IDEAS home Printed from
   My bibliography  Save this article

Commuting and labour supply revisited


  • Eva Gutiérrez-i-Puigarnau

    (CPB Bureau for Economic Policy Analysis, The Netherlands)

  • Jos N van Ommeren

    (VU University Amsterdam, The Netherlands)


According to theory, road pricing may reduce welfare when labour supply is negatively distorted by an income tax. This effect particularly occurs when commuting costs reduce labour supply. We examine the hypothesis that commuting costs reduce labour supply in the short-run. In particular, we estimate the effect of commuting time on labour supply in the UK. We account for endogeneity of commuting time by employing exogenous changes in commuting time resulting from firm relocations and changes in infrastructure. Our results cast doubt on the idea that increases in commuting cost reduce labour supply, at least in the short-run. More precisely, we find that females’ labour supply reacts positively to or is unaffected by increases in commuting time, whereas males’ labour supply is unaffected.

Suggested Citation

  • Eva Gutiérrez-i-Puigarnau & Jos N van Ommeren, 2015. "Commuting and labour supply revisited," Urban Studies, Urban Studies Journal Limited, vol. 52(14), pages 2551-2563, November.
  • Handle: RePEc:sae:urbstu:v:52:y:2015:i:14:p:2551-2563

    Download full text from publisher

    File URL:
    Download Restriction: no


    Citations are extracted by the CitEc Project, subscribe to its RSS feed for this item.

    Cited by:

    1. repec:eee:regeco:v:69:y:2018:i:c:p:25-37 is not listed on IDEAS
    2. Maye Ehab, 2018. "The Commuting Gender Gap and Females’ Participation and Earnings in the Egyptian Labor Market," Working Papers 1211, Economic Research Forum, revised 21 Jun 2018.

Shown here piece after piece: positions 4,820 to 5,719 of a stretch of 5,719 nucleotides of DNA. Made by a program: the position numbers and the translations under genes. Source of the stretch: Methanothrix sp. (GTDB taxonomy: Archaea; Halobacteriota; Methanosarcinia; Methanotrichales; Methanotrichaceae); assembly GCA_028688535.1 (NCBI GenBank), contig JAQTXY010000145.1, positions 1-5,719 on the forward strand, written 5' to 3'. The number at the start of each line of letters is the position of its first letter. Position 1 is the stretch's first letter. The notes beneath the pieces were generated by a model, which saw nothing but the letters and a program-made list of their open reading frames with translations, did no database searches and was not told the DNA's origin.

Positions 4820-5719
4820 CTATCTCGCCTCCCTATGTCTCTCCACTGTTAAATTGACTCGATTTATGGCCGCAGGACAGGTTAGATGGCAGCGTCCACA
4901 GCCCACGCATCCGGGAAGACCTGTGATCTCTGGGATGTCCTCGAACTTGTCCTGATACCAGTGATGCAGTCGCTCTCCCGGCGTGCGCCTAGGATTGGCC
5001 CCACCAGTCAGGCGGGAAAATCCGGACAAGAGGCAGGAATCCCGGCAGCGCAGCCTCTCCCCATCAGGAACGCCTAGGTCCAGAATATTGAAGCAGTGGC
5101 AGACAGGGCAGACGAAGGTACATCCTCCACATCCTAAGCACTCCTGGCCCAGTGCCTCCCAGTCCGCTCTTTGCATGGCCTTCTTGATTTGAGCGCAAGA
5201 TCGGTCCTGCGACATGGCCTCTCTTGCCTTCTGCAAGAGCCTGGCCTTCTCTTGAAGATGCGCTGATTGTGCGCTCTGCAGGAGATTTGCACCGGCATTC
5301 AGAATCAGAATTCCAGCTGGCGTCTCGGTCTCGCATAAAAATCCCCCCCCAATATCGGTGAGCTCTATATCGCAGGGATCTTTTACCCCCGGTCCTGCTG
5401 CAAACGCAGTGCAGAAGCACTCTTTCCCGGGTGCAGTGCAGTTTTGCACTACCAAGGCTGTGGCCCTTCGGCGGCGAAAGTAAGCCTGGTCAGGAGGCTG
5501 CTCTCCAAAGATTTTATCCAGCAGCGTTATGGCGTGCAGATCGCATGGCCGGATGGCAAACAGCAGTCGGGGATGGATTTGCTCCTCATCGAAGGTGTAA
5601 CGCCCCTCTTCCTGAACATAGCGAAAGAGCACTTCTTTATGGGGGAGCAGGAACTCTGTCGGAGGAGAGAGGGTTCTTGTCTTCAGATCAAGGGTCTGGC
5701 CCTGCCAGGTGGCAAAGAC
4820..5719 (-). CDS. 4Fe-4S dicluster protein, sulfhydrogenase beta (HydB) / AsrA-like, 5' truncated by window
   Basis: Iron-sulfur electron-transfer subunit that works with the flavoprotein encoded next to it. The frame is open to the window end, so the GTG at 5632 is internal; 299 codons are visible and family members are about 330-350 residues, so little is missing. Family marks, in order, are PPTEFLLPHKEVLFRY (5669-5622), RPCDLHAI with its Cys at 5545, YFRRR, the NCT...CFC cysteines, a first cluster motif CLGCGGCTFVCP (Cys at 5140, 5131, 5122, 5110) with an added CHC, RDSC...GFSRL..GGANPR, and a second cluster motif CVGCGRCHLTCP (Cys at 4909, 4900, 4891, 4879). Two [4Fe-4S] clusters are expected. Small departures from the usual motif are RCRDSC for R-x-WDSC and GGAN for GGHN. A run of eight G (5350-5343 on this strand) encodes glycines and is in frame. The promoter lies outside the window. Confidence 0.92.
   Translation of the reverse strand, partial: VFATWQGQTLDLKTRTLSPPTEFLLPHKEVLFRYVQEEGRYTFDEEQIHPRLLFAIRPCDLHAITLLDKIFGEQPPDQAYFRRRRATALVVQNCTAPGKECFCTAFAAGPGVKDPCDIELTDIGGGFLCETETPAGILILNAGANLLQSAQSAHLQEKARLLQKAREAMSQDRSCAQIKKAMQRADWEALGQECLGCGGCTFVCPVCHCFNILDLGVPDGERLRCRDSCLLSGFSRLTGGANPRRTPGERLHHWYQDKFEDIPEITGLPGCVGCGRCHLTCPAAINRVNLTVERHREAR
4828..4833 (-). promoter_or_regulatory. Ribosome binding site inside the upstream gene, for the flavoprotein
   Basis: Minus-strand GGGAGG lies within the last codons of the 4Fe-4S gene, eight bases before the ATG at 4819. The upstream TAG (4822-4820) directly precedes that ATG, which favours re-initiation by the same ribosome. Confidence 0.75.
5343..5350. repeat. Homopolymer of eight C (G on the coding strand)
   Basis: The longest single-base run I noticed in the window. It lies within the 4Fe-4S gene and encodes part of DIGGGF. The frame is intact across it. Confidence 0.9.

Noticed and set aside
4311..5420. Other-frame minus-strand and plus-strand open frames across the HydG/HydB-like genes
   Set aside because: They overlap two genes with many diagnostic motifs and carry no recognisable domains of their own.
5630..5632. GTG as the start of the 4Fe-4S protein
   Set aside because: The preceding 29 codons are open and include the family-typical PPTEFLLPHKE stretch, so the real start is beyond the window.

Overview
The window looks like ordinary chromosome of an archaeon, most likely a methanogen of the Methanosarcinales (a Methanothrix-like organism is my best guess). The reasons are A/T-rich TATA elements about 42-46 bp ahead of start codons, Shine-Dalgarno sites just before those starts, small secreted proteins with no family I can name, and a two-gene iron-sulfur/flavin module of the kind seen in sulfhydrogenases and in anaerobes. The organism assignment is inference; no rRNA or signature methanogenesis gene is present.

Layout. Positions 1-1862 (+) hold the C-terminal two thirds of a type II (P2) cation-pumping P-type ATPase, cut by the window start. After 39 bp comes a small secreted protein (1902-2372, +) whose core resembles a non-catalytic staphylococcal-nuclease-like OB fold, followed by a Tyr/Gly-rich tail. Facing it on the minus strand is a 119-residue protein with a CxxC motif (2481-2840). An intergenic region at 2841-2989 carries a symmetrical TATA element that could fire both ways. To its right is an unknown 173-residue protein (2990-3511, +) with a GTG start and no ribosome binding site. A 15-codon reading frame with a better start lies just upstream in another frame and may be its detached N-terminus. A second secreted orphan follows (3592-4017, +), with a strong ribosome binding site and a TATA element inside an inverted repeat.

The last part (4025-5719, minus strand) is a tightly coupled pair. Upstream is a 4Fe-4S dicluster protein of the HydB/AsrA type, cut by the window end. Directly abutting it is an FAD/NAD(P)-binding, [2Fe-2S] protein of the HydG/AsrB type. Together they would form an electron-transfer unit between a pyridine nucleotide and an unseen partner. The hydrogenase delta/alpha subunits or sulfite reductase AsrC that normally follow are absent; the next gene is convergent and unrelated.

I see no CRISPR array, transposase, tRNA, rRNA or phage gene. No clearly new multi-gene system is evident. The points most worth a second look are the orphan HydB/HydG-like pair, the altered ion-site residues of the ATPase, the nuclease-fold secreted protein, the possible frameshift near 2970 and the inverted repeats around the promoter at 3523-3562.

More about this item


    commuting time; gender; labour supply;


    Access and download statistics


    All material on this site has been provided by the respective publishers and authors. You can help correct errors and omissions. When requesting a correction, please mention this item's handle: RePEc:sae:urbstu:v:52:y:2015:i:14:p:2551-2563. See general information about how to correct material in RePEc.

    For technical questions regarding this item, or to correct its authors, title, abstract, bibliographic or download information, contact: (SAGE Publications). General contact details of provider: .

    If you have authored this item and are not yet registered with RePEc, we encourage you to do it here. This allows to link your profile to this item. It also allows you to accept potential citations to this item that we are uncertain about.

    We have no references for this item. You can help adding them by using this form .

    If you know of missing items citing this one, you can help us creating those links by adding the relevant references in the same way as above, for each refering item. If you are a registered author of this item, you may also want to check the "citations" tab in your RePEc Author Service profile, as there may be some citations waiting for confirmation.

    Please note that corrections may take a couple of weeks to filter through the various RePEc services.

    IDEAS is a RePEc service hosted by the Research Division of the Federal Reserve Bank of St. Louis . RePEc uses bibliographic data supplied by the respective publishers.